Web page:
My profile byline on many online sites says,
A husband, a parent…
An educator, a student…
A thinker, a dreamer…
An agent of change.
I think it says a lot about me, who I am, and who I want to be. But I’ve been thinking about change a lot recently, and I’ve had to deal with a lot of changes recently at my school (we had to move our whole school on short notice at the end of last year/start of this year) and that has me thinking some more again… Change is hard… hard to make and hard to meaningfully sustain.
Literally as I was writing this my Tweetdeck (twitter application) chimed to announce a tweet addressed to me from Phillipa Cleaves @pipcleaves:
A new blog post: The Imperative to walk the Walk http://bit.ly/f5e5Yh Inspired by @deangroom @benpaddlejones and @datruss
The post, The Imperative to Walk the Walk, states “…I therefore put to everyone who is reading this to change. Change how you talk, don’t show those movies any more, work on professional learning opportunities like Ben Jones has suggested, and don’t do one off training. Give participants at your professional learning sessions the feeling of being in a student centred classroom…”
It feels wonderful to inspire change, but the irony is that this message comes to me as I write this, questioning whether or not I’m actually walking the walk? Am I the change agent I want to be? (Pretend to be?)
I wanted to implement many things this year that I have yet to begin. I’m at a school where we spent the first 4 days that should be dedicated to professional development actually unpacking a library and unpacking a school. We implemented a 1-1 program for our seniors and started them on blogs that will also, through pages, become their online portfolio, but the blogs have been blocked for over a month now… not by China but by the blogging platform that has been swamped with spam from China.
I’m at a school where most of my students come from countries where content and memorization is king, and finding different materials or pulling students out for ESL support is often seen as a disservice to the child by many in my parent population, (‘They are missing out on the ‘real’ content’). Textbooks are vital, and I hear “My kid isn’t getting enough homework,” while as a parent I see too much homework coming home.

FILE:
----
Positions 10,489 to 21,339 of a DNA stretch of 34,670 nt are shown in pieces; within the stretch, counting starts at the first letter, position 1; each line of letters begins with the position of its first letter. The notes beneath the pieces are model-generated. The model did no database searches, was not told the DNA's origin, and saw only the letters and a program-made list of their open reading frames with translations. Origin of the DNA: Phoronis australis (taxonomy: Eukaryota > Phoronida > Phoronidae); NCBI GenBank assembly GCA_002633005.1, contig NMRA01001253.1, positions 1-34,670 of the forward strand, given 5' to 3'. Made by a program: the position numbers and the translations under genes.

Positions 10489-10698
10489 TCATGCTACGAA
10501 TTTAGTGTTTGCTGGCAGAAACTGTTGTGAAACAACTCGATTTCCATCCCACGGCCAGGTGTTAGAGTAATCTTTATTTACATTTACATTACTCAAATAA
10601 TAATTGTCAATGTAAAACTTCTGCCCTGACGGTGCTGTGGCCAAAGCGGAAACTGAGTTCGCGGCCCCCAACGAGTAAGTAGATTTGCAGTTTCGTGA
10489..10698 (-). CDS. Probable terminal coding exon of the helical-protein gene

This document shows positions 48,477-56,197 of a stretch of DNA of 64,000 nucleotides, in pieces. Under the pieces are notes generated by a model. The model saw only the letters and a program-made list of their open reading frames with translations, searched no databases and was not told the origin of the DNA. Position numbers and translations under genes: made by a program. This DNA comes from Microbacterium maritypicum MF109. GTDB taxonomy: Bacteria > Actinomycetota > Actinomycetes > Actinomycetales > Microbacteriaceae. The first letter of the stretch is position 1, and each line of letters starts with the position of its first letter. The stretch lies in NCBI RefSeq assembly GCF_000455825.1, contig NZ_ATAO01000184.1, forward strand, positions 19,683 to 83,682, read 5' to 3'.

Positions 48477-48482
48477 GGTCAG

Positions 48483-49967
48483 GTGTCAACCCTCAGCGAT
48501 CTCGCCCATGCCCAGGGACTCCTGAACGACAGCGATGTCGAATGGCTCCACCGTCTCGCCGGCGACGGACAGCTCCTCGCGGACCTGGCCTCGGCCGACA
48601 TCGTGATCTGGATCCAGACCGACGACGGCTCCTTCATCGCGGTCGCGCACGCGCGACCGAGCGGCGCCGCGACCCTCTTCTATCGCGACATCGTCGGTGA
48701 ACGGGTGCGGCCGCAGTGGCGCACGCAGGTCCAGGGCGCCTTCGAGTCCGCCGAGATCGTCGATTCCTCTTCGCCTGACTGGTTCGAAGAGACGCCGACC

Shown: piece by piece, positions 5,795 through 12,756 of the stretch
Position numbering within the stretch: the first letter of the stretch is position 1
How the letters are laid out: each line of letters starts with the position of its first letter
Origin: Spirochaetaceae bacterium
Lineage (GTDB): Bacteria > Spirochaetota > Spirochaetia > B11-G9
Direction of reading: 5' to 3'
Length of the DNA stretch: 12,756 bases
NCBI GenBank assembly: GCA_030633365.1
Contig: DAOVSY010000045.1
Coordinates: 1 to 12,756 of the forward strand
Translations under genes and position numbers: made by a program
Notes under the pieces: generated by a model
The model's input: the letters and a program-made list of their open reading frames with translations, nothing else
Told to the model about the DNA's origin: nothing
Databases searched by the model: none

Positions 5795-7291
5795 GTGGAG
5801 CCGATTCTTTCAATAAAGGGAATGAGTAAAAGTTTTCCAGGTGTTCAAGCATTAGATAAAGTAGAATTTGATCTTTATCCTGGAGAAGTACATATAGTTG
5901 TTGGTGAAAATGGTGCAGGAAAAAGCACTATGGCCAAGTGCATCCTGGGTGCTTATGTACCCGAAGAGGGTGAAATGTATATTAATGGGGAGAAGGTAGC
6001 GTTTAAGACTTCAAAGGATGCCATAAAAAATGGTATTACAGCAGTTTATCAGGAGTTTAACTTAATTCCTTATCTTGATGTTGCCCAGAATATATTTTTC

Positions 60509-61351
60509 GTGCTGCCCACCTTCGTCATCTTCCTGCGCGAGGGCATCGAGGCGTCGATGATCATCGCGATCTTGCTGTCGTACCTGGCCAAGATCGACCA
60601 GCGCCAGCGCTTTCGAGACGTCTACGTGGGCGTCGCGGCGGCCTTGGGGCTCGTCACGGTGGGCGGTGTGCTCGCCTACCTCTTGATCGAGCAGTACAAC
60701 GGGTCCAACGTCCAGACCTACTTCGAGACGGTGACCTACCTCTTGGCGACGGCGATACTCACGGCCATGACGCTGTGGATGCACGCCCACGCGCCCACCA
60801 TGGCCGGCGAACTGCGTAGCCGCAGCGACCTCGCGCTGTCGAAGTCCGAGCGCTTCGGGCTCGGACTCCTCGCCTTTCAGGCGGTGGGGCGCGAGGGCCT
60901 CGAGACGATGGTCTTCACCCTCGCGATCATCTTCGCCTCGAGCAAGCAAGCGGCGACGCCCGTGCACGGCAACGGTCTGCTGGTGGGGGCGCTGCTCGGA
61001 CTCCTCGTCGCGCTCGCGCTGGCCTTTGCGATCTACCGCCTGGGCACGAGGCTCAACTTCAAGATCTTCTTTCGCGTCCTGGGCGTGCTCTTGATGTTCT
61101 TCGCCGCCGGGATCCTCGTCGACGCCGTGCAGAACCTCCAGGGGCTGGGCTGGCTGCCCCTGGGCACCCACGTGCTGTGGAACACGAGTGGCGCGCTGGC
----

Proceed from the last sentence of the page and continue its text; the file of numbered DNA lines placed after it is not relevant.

There is a mismatch between the BC Canada Math curriculum and its’ heavy emphasis on language based problems, the simplicity of the problems that are asked to be explained and the diverse level of Math and language skills of students coming from different countries. My next pro-d session is going to address this. We will watch Dan Myer’s Math class needs a makeover and discuss questioning textbook questions across the curriculum.
My technology focused pro-d has been limited to introducing delicious (soon to be shut down?) as a means to share resources, (oh and my main substitute diigo bookmarking is blocked in China). My other pro-d has been focused on: effective use of Teaching Assistants (another change at our school that had ESL classes and has transitioned to in-class and pull-out TA support); differentiation to deal with large numbers of ESL students in a classroom; and, teaming to get teachers to share their resources and to use their common prep time effectively to enhance learning.
Everywhere I have turned, I’ve been coping with change… but not the changes that I want… the changes I’ve had to deal with. It makes me wonder, how much change is too much? Systems take time to adapt to change. Compounded with this is the idea behind Dean Shareski’s comment quote on George Couros’ post:
“Teachers do not resist making changes; they resist people who try to make them change. The best change comes as a result of individuals realizing they need to change. If we believe that teachers are the right people in the role, we need to help them realize this on their own and not because they feel forced. True change is internal.”
I’ve asked a lot of my teachers in the first term. Challenges we’ve faced with our new building have compounded the stress. Start up has been tough, and I’m so proud of how well my teachers have coped, and how hard they have worked to make the school and their classrooms great. I was blown away with the learning that was happening when I did my recent ‘No Office Day‘.
And yet I sit here and question myself, and question how we can implement system-wide change in education? Because David Jakes is right, “Endless conversation about change is the barrier. Actually committing to doing something and then acting is what is required.”
Yeah, we’ve had a lot to deal with at our school this year, but so have many other schools across the globe. Schools always have a lot on the go, they always have unique challenges that make them places that are already dealing with a lot of change. There are always excuses masked as reasons to not change ‘something’ now because, ‘it’s just bad timing‘ or ‘we’re too busy‘ or ‘we have so much on the go already‘.
I’ve done a lot to cope with change, have I done enough to be an agent of meaningful change?